Reviews Special Providence Soul Alert

Special Providence

Soul Alert

A lot of cool music can come from unexpected places. I’ve never been to Hungary myself, but they must be doing something right over there if they’re producing bands as good as the instrumental, prog-rock powerhouse Special Providence, especially considering their latest album, 2012’s Soul Alert.

The most noticeable thing about the music is that nearly everything, especially the main melodies, is very heavily keyboard-driven. This is a mixed blessing, as the keyboardist Cséry Zoltán does have the tendency to get bogged down in his own flashy keyboard effects, sometimes to the point of annoyance. This, thankfully, is pretty rare, however. Most of the time, his frequent leads lend the music an almost indescribably cool nature. And though he drives it, it's not just him; the entire band plays with an eye towards making the music sound catchy and interesting without beating you over the head with simple melodies. Tracks like "Lazy Boy" and "K2" in particular definitely show what they can do when they want to rock your metaphorical socks off.

Their music also has this jazz-like sense of musicality to it, probably bordering on fusion. The music feels very free-form and widely expressive, covering a vast array of genres and moods; they can shift from styles as various as extremely light swings to bass-heavy dance club beats to extremely heavy metal in the space of a single piece. It's quite clear that all of the musicians are incredibly talented, and this is especially true during the many solo opportunities. A lot of the solos mix in technical flair alongside the melodic with ease. It's like listening to Buckethead when he writes actual music--tons of fantastic, imaginative songwriting spiced with incredibly skillful soloing.

Some of the slower pieces do feel like they lumber on a bit too long compared to the rest of the album, and unfortunately, they tend to congregate towards the end of the album. Rather than serving to pace it in between the more upbeat and heavy tracks (which all tend to be at the front of the album), they instead make it feel like it drags on for the last couple of minutes or so. "The Incredible Flower" in particular does take a little bit too long to really get itself started. That's not to say the pieces are bad, mind you; it's just that the album isn't really paced in such a way as to get the full enjoyment out of them. The notable exception is the closer, "Fences of Reality", which is also the only piece that feels out of place. It's the same music as "Lazy Boy" but with some vocals recorded to go along with it. It does sound pretty awesome, but as the lone, token vocal piece, especially as a remix, it does sound a little weird in comparison to the rest of the album.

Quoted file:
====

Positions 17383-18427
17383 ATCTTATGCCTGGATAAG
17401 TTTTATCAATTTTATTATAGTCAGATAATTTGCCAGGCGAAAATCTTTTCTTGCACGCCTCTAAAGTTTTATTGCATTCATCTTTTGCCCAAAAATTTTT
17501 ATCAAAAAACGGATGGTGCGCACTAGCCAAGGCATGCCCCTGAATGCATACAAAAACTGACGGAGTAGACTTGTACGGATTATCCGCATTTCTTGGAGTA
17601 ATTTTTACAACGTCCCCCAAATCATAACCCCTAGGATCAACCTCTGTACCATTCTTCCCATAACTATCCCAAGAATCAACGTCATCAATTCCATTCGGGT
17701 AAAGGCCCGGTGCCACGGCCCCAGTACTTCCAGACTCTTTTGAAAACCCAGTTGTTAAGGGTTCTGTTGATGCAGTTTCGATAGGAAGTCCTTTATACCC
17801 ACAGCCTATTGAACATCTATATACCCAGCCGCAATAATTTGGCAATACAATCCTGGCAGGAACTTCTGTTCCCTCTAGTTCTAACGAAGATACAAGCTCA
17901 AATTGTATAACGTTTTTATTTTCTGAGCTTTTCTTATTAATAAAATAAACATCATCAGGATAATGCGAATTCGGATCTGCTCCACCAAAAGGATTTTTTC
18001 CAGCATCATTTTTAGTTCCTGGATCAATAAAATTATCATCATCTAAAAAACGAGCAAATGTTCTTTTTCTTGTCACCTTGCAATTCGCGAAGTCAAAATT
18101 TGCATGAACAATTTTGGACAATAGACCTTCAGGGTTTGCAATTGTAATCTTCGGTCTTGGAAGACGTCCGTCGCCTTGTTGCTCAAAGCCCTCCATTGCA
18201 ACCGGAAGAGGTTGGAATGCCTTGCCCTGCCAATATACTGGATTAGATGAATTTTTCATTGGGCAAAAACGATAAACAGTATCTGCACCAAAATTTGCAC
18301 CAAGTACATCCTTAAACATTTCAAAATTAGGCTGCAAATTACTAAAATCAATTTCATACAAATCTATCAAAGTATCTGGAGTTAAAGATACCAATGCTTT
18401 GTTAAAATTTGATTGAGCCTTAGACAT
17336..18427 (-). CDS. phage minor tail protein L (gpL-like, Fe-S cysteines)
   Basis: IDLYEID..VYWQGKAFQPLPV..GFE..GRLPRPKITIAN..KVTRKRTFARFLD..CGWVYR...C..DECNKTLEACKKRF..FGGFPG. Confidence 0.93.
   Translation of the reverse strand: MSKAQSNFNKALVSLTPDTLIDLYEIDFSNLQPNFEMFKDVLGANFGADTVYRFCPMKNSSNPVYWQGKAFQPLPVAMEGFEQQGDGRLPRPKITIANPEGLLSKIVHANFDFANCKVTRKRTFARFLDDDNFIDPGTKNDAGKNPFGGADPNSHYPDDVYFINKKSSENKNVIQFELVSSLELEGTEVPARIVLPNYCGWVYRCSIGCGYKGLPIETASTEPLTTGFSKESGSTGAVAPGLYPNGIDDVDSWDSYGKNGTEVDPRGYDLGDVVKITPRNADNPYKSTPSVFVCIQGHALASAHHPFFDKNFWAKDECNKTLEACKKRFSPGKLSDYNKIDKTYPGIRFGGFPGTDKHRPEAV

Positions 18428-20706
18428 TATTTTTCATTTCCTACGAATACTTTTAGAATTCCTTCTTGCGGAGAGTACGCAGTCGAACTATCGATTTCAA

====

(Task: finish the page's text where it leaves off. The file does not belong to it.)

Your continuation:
Basically, if you're a fan of jazz fusion bands like the Dixie Dregs, metal fusion projects like Liquid Tension Experiment, or technical instrumental bands like Canvas Solaris, you'll definitely enjoy this album. There's a lot to digest, but it's still good from beginning to end.

7.5 / 10Sarah
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Hunnia

2012

7.5 / 10

7.5 / 10

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